You wouldn’t think it was spring, Austin, if you were at home this morning, for we had a great snowstorm yesterday, and things are all white this morning. It sounds funny enough to hear birds singing and sleigh-bells at a time. But it won’t last long, so you needn’t think ’twill be winter at the time when you come home. ~ Emily Dickinson (Letter to William Austin Dickinson, March 24, 1852)
Springtime snowstorms were not uncommon in southern New England a hundred seventy-one years ago. They happened often enough when I was a child, sixty odd years ago. I prepared this post several years ago, hoping that we might get one again and I could use Emily’s words to go along with the weather. But it was not to be and since this is my last spring in New England I decided to post it now, in fond memory of times gone by.
My best Acquaintances are those With Whom I spoke no Word — The Stars that stated come to Town Esteemed Me never rude Although to their Celestial Call I failed to make reply — My constant — reverential Face Sufficient Courtesy ~ Emily Dickinson (The Poems of Emily Dickinson, #1062)
Experience is the Angled Road Preferred against the Mind By — Paradox — the Mind itself — Presuming to it lead
Quite Opposite — How complicate The Discipline of Man — Compelling Him to choose Himself His Preappointed Pain —
~ Emily Dickinson (The Poems of Emily Dickinson, #899)
I’m not quite sure what Emily is getting at with this poem but it did get me thinking. Many folks say that experience is the best teacher, but personally experiencing all that life has to offer would take forever and, in my mind, often amounts to wasting time and learning things the hard way. But is it any better to submit to the discipline given by other people, obeying potentially immoral rules from authorities that might oppress or harm ourselves or others? Perhaps experience and discipline are opposite sides of the same coin. Perhaps we are as likely as our teachers to make painful mistakes in judgment as we learn ways to make sense of the world.
Besides the Autumn poets sing A few prosaic days A little this side of the snow And that side of the Haze — ~ Emily Dickinson (The Poems of Emily Dickinson, #123)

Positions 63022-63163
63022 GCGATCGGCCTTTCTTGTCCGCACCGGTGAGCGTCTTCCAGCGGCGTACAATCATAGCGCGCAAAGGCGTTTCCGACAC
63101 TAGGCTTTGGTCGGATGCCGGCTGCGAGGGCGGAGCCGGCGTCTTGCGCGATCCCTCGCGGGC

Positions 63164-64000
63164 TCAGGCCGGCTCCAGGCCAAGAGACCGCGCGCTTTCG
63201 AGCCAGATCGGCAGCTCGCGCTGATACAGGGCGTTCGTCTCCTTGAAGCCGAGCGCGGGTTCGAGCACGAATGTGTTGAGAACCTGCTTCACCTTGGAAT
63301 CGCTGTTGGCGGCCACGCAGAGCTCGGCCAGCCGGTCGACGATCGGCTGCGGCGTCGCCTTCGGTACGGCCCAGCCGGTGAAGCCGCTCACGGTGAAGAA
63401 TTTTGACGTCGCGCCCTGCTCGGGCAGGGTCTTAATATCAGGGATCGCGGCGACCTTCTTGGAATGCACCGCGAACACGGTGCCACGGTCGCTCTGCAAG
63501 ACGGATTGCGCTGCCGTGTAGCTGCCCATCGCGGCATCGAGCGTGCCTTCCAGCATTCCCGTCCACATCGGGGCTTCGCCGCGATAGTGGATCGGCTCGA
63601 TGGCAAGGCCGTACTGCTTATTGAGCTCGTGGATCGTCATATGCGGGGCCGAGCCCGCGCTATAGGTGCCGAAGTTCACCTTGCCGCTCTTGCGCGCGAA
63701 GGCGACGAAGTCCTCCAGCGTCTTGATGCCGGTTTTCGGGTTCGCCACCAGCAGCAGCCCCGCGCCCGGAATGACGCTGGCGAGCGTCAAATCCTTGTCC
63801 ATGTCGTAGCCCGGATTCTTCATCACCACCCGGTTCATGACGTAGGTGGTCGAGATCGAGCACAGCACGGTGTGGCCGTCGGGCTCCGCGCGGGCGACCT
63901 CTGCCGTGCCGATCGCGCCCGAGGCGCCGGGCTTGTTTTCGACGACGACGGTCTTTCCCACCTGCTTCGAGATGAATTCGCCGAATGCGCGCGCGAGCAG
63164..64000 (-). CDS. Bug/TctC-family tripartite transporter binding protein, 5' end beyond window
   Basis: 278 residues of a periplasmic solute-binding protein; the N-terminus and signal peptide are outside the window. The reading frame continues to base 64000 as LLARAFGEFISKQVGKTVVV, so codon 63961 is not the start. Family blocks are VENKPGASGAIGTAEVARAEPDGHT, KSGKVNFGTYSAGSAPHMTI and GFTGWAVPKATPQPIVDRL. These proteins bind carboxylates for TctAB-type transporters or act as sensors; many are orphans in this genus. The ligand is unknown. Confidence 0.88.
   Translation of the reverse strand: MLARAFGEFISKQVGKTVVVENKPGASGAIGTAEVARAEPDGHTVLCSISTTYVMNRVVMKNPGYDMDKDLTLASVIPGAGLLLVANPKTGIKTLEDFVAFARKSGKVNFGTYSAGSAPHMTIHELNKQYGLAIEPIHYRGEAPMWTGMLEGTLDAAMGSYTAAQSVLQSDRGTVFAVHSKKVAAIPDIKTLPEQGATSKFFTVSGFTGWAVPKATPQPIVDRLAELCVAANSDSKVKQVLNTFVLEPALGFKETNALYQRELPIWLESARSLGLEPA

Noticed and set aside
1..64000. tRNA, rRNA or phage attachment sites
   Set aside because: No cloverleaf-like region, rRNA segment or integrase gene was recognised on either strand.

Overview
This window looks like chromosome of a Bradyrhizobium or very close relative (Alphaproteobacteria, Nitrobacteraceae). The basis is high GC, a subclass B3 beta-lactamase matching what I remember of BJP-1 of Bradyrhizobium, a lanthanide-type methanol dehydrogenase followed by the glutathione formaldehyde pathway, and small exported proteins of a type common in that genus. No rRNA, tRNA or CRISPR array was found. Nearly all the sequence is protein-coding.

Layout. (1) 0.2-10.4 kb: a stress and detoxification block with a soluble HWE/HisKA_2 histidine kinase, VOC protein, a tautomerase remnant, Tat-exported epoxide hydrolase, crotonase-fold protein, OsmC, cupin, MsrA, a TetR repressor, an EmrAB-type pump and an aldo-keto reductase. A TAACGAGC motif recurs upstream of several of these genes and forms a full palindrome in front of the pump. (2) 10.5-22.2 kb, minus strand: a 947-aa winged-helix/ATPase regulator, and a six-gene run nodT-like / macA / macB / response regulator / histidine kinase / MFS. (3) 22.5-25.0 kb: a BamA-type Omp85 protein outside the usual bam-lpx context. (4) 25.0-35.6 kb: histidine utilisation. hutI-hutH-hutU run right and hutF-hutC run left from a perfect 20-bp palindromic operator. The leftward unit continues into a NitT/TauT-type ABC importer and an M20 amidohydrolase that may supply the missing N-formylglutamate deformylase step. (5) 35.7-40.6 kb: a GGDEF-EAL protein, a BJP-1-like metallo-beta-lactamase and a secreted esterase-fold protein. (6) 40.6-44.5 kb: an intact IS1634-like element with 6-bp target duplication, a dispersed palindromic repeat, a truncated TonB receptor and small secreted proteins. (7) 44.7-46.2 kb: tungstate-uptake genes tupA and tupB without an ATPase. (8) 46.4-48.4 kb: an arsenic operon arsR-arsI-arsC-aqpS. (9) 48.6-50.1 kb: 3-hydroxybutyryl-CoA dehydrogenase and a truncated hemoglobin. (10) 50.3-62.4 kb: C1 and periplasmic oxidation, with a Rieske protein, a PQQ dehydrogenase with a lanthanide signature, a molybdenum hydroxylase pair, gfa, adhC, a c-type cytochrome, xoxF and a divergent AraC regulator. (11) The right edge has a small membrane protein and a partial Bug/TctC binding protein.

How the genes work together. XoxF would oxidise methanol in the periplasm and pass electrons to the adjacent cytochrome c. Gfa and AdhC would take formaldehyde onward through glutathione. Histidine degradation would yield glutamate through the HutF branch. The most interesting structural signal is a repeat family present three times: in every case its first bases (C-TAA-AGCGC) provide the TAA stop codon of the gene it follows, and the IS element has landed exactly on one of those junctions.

After a few muggy, rainy days it felt wonderful to get out for an autumn walk in good weather. It was only in the 40s Friday so we wore our winter coats and headed for Sheep Farm. I realized we had been here in September 2021 and November 2020 but never in October. Fall is in full swing now here. We started down the yellow trail.
There were so many leaves on the trail we made good use of the new trail markers to stay on track. Love walking on dry, crunchy leaves…
The drought seems to be over (or almost over) judging by the water flowing in the brook. The drought map for Connecticut puts us on the line between “none” and “abnormally dry.” We decided to cross the footbridge over the brook and get another view of the waterfall.
The we turned around, heading up the hill and branching off onto the red trail.
On our way back to the car we encountered a very large group of mothers and children of all ages. They just kept coming and coming and the air was filled with their happy, excited voices. I wondered if they were all being homeschooled. When we got back to the parking lot we laughed because when we had arrived earlier ours had been the only car parked. Now there were a dozen (we counted!) SUVs surrounding us. Can you tell which car is ours? They sure gave us plenty of elbow room!
Like Rain it sounded till it curved And then we knew ’twas Wind — It walked as wet as any Wave But swept as dry as Sand — When it had pushed itself away To some remotest Plain A coming as of Hosts was heard That was indeed the Rain — It filled the Wells, it pleased the Pools It warbled in the Road — It pulled the spigot from the Hills And let the Floods abroad — It loosened acres, lifted seas The sites of Centres stirred Then like Elijah rode away Opon a Wheel of Cloud — ~ Emily Dickinson (The Poems of Emily Dickinson, #1245)
We got 1.75″ of rain on Tuesday! Our drought status has moved from severe down to moderate.